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FBI seeks to trace massive Net attack

Bid fails to topple Web

By Jeordan Legon

Bid fails to topple Web

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(CNN) -- As investigators continued tracking the source of a bid to topple the heart of the Internet this week, experts said the attack was neither the most efficient nor likely way to inflict pain on the average Web surfer.

"Most people had no idea this was happening," said Hari Balakrishnan, a computer science professor at the Massachusetts Institute of Technology. "If the top five most-visited sites were down, that's when people will tell you their service was disrupted."

It's called a "denial of service" attack. And investigators are hard at work trying to find those responsible, said FBI agent Steven Berry. A White House spokesman was asked whether cyber-terrorism was suspected.

"I'm not aware there's anything that would lead anybody in that direction. History has shown that many of these attacks actually come from the hacker community," spokesman Ari Fleischer told reporters.

Experts said the attacks would be hard to trace because hackers typically take over unsuspecting government and business computers as launch pads for bogus data.

Technical experts assisting with the investigation told the Associated Press the FBI was trying to pinpoint the origin of the attack by tracking logs of computers unwittingly used.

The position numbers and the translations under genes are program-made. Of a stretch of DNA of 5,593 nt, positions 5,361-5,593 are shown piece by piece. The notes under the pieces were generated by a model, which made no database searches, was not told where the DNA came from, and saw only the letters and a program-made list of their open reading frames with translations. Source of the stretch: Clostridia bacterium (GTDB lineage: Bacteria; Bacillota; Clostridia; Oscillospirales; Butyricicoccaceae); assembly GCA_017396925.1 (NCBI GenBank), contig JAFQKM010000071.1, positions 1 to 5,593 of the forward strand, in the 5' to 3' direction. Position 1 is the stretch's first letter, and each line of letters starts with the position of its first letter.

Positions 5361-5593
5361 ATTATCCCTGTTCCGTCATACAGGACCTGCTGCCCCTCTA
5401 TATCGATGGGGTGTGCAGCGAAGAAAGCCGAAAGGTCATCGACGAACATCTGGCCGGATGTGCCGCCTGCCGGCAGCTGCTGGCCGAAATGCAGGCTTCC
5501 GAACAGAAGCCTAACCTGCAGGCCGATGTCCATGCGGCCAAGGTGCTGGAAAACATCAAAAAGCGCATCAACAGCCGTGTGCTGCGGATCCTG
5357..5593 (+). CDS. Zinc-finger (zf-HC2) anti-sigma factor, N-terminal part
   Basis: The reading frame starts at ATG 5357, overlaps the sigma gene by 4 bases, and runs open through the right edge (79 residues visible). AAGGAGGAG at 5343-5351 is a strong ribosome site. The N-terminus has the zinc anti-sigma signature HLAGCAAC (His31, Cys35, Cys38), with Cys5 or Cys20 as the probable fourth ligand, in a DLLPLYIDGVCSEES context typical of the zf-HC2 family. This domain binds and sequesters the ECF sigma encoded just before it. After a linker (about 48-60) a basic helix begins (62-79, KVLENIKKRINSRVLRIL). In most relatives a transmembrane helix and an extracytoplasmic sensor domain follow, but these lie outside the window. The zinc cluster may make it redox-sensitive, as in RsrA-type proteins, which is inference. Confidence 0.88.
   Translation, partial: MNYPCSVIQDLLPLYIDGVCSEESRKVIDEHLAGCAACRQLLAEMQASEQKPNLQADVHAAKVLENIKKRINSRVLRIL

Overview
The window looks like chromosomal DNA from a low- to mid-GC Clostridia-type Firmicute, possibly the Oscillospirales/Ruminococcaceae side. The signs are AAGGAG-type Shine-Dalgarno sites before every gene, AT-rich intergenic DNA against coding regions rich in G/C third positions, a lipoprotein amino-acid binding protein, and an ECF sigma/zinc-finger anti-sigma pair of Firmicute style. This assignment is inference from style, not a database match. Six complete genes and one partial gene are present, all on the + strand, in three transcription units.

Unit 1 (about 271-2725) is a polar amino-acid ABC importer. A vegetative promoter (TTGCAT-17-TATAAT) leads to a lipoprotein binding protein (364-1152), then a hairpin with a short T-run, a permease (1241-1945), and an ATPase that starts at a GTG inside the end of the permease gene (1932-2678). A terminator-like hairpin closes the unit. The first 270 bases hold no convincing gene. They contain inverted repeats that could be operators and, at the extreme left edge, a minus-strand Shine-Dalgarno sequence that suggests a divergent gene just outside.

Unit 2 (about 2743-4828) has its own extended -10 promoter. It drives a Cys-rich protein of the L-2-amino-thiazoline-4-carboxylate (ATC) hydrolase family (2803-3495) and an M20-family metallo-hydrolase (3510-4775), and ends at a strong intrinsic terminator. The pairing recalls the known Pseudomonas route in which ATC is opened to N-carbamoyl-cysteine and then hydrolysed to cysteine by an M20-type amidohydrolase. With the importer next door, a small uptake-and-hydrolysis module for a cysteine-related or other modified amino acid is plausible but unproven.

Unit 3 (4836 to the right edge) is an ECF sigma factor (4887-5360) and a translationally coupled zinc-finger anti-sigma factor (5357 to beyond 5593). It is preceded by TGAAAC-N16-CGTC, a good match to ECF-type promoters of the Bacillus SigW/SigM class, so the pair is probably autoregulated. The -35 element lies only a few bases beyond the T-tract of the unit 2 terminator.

The attack is nothing new, Balakrishnan said. "I'm sure the top 20 portals in the world are seeing attacks as we speak."

Hackers are constantly trying to disrupt the servers where companies, schools and governments maintain their Web sites by overloading them with useless information.

Security specialists -- working for the government and companies -- monitor systems round-the-clock to ensure that hackers can be stopped in time. But on occasion, the attacks have been so fierce they've brought down sites such as eBay, Amazon and Yahoo.

Servers match requests with sites

The 13 servers hit this week -- key to the Internet's naming system -- are responsible for matching Internet addresses with users' requests.

The attack, which began around 4:45 p.m. EDT Monday, flooded the 13 domain-name service root servers around the world with 30 to 40 times the normal amount of data. Seven of the servers were affected enough to have periods of "zero-reachability," according to Web security firm Matrix NetSystems.

It took about an hour for security specialists to enact defensive measures and restore service.

The attack failed to disrupt service because the data on the 13 key servers is replicated tens of thousands of times by Internet service providers and other computers around the world.

start quoteThis is always an arms race. We shore up the defenses of the Internet and the attackers shore up their tools.end quote
-- Richard DeMillo, Georgia Tech

Only a small fraction of such requests -- as low as 6 percent by some estimates -- ever hit the 13 systems. Many of them are for domains that don't exist, wrongly configured queries or seldom-visited sites, Balakrishnan said.

In some ways, the attacks demonstrate how the government and companies stand ready to thwart hackers, experts say. But it also highlights the need to stay ahead of those that may attempt to bring down popular sites or steal credit card or other sensitive data.

"This is always an arms race," said Richard DeMillo, director of the Information Security Center at the Georgia Institute of Technology. "We shore up the defenses of the Internet and the attackers shore up their tools."

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